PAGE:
McCarthy rejects proposed commission to investigate Jan. 6 Capitol assault

House Republican Leader Kevin McCarthy on Tuesday broke his silence on the Jan. 6 bipartisan commission proposal brokered by one of his top aides, saying in a new statement that a new commission would “duplicate” efforts of federal law enforcement and “potentially counterproductive”. “

While the proposed panel would give both sides equal representation among commission appointees and require bipartisan agreement for subpoenas, McCarthy said he wants the effort to expressly include a review of “political violence in American cities last summer amid racial justice protests.

But Rep. John Katko, RN.Y., said the panel could decide to investigate or review such episodes if the appointees agree to do so, even if it’s not explicitly stated in the legislation.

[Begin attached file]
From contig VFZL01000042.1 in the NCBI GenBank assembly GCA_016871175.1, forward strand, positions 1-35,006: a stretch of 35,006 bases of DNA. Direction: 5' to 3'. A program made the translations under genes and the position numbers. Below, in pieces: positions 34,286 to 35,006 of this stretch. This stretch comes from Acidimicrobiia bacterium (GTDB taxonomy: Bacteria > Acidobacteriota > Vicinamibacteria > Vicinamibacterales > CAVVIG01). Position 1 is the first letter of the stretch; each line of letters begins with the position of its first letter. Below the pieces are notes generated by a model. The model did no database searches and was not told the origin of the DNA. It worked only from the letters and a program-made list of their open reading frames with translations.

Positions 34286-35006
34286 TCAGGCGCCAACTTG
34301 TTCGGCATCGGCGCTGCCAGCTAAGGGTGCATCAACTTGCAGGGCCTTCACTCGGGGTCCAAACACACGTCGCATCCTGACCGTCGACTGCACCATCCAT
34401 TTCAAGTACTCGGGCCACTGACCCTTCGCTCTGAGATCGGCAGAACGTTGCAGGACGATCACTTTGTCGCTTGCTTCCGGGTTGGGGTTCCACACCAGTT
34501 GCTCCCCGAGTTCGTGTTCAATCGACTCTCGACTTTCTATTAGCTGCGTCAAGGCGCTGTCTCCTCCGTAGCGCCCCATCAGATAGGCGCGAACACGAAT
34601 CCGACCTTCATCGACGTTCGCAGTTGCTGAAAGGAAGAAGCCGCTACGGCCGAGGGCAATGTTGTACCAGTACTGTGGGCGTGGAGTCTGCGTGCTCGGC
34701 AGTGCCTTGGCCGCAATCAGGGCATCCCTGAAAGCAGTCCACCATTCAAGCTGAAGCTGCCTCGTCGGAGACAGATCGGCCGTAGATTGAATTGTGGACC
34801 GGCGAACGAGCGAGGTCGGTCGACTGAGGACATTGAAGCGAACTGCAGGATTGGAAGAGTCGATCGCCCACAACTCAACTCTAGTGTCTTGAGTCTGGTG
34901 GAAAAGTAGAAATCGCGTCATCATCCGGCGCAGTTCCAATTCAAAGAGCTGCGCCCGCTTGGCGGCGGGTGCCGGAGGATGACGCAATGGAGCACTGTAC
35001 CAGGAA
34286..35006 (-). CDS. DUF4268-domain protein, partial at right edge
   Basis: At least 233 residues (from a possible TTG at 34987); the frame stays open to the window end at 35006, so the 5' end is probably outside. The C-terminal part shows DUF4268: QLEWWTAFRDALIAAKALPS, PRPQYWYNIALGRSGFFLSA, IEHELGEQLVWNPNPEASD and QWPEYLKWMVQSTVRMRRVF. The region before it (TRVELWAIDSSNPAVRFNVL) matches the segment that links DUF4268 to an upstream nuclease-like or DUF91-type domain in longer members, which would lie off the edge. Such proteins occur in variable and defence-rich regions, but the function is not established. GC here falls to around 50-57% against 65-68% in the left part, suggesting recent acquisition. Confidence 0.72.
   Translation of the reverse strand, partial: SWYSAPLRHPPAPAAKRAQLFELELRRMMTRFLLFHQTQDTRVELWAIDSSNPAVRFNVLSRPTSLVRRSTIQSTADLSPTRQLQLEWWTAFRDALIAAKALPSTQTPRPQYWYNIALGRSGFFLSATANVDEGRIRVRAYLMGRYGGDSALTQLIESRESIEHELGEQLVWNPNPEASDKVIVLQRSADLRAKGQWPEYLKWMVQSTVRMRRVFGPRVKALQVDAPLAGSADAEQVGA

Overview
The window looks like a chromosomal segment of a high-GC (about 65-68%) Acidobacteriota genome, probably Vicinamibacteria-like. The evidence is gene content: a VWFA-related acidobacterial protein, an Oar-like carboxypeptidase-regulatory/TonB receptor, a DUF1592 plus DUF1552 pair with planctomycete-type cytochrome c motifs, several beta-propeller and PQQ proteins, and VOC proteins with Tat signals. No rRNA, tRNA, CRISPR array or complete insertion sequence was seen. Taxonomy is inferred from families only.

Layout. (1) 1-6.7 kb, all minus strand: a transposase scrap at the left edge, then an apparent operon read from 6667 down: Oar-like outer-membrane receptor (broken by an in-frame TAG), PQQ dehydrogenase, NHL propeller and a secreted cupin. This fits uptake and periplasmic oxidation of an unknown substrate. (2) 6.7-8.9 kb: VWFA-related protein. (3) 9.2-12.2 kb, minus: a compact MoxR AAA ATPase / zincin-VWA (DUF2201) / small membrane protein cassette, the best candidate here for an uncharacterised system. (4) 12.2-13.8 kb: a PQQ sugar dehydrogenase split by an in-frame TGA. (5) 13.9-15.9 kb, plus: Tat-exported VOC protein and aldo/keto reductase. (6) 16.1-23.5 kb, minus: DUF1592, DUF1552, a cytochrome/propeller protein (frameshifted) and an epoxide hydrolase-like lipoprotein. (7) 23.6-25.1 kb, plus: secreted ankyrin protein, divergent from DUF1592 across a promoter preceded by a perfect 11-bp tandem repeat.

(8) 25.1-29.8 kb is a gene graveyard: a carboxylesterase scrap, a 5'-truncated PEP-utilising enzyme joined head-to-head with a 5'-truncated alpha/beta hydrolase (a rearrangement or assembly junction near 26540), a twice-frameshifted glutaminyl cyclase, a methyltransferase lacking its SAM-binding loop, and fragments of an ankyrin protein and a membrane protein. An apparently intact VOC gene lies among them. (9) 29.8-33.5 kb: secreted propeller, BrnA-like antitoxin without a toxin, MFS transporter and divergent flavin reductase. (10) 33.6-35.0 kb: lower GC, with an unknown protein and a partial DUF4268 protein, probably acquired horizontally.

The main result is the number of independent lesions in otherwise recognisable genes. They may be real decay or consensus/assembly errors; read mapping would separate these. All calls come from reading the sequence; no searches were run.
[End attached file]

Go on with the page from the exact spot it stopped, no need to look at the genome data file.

Earlier this month, House Speaker Nancy Pelosi deputized for House Homeland Security Committee Chairman Bennie Thompson, D-Miss., to finalize negotiations on the commission with Katko, the member prominent in the GOP.

Katko said in a statement on Tuesday that the bill was a “dramatic improvement” over previous legislation.

“I am confident, President [Rep. Bennie] Thompson and I have negotiated a strong and fair deal that is a dramatic improvement over previous proposals that sought to politicize a Capitol security review,” the statement read. “I acknowledge that there are differing views on this issue, which is part and parcel of the legislative process and not something that I take personally. However, as Republican head of the Homeland Security Committee, I feel a deep obligation to get the answers that the United States Capitol police and Americans deserve and to ensure that an attack on the heart of our democracy will never happen again.”